Microsoft sides with Qualcomm in showdown over connected home

SAN FRANCISCO Wed Jul 2, 2014 12:05am EDT

A shadow of a man using his mobile phone is cast near Microsoft logo at the 2014 Computex exhibition in Taipei June 4, 2014.  REUTERS/Pichi Chuang

A shadow of a man using his mobile phone is cast near Microsoft logo at the 2014 Computex exhibition in Taipei June 4, 2014.

Credit: Reuters/Pichi Chuang

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SAN FRANCISCO (Reuters) - Microsoft Corp has joined Qualcomm Inc and other technology companies in a bid to establish standard ways for household devices like light bulbs and thermostats to talk to each other.

The Qualcomm-backed AllSeen Alliance is among a growing number of efforts for companies working alone or in groups to promote protocols for how smart devices should work together in a trend increasingly referred to as the Internet of Things.

Microsoft on Tuesday joined 50 other members in the AllSeen Alliance, including major consumer electronics players Panasonic Corp, LG Electronics Inc and Sharp Corp, the group said.

But chipmakers that compete with Qualcomm plan to launch a rival standards consortium as early as next week, an industry source who was familiar with the plans but not authorized to discuss them, also told Reuters on Tuesday.

Battle lines are being drawn as manufacturers roll out growing numbers of Internet-connected burglar alarms, televisions and baby monitors. But like the early days of video cassette recorders, many of the smart home products being launched are incompatible with each other.

Qualcomm and other tech companies believe the quick establishment of standards across home-connected gadgets, cars and wearable computing devices will accelerate the introduction of new devices by manufacturers.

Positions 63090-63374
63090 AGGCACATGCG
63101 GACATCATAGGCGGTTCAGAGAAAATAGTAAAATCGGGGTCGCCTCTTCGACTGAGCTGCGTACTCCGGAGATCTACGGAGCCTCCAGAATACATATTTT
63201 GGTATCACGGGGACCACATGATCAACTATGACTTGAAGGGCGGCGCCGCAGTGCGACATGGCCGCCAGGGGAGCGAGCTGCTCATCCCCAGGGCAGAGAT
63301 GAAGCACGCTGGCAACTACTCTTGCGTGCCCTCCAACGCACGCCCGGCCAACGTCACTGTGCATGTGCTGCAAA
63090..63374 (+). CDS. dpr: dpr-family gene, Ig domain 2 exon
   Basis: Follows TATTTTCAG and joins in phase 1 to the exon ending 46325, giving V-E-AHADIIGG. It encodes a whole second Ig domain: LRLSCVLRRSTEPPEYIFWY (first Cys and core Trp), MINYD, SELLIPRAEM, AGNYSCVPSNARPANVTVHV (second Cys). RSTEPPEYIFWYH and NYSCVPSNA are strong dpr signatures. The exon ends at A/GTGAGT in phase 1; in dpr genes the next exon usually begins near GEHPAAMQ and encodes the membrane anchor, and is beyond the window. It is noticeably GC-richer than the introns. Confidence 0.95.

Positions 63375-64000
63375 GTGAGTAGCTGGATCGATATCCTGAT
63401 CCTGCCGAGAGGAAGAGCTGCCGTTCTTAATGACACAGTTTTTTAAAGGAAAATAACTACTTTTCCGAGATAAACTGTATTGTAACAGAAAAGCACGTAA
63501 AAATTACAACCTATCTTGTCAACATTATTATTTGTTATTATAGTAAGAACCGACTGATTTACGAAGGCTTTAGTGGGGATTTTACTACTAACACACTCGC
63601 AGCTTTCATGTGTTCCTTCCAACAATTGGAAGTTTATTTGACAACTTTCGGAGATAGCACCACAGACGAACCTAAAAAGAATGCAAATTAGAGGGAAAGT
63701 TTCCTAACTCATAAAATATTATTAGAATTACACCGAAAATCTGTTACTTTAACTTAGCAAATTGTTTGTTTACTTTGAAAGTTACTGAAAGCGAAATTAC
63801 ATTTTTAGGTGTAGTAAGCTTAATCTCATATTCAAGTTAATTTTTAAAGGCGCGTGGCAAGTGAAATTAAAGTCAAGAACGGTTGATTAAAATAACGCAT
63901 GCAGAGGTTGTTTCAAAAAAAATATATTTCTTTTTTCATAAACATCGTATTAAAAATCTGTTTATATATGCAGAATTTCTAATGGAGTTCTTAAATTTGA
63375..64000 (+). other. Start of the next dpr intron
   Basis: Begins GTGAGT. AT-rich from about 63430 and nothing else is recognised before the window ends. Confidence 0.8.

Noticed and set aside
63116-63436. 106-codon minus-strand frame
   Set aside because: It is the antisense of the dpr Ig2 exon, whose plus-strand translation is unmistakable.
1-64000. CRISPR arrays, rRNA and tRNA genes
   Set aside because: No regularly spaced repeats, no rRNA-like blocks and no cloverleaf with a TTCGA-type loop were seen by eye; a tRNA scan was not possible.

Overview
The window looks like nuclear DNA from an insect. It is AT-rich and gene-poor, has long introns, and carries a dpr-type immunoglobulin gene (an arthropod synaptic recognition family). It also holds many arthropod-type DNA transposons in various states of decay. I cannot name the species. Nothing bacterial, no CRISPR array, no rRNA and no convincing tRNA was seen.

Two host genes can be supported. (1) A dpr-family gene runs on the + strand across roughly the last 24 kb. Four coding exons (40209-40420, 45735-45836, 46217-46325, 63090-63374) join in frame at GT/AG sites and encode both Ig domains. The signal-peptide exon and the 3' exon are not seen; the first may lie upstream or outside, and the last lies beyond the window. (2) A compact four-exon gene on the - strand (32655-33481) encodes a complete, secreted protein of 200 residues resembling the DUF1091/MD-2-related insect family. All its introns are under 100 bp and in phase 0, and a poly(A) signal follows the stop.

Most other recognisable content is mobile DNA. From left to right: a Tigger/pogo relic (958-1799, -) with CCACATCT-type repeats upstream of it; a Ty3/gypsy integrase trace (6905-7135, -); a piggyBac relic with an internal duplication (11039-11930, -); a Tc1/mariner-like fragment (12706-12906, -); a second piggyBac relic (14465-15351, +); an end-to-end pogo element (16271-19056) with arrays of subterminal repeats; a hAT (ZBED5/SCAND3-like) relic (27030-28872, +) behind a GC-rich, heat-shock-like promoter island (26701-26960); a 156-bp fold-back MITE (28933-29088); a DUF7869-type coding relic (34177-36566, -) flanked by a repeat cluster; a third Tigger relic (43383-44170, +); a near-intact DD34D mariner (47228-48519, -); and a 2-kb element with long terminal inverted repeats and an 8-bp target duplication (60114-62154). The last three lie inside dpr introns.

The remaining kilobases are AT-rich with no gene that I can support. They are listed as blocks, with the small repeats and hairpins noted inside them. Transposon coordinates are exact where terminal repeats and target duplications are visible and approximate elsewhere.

Making it easy for software developers to design apps that let household devices work together in useful ways, like making living room LED light bulbs flash red when food is burning on the stove, may also stir more interest from consumers who have yet to become excited by smart products currently on offer, the companies hope.

To that end, Qualcomm led the development of a connection standard called AllJoyn and made it free for other companies to use in their products.

But, like the rivalry between Betamax and VHS video formats over three decades ago, Silicon Valley is far from agreement on what standards should rule.

Apple Inc, known for strictly controlling how other companies' products interact with its own, in June announced plans for HomeKit, which will integrate control of devices like garage door openers, lights and thermostats.

Last week, Google said it partnered with Mercedes-Benz, Whirlpool Corp and light bulb maker LIFX to integrate their products with Google's Nest thermostats and smoke detectors.

"All these things need a standard. Nobody wants to buy a TV and have to make sure their speakers are compliant," said Bernstein analyst Stacy Rasgon. “But we're in an experimentation phase with the Internet of Things. It's early days and nobody knows what it's eventually going to look like."

Asked whether Intel Corp would join Qualcomm's alliance, an Intel spokeswoman said in an email, "There are multiple forums driving different approaches to solve the challenge of IoT connectivity. Currently, we don’t see one single effort that addresses all the necessary requirements."

(Reporting by Noel Randewich; Editing by Cynthia Osterman)

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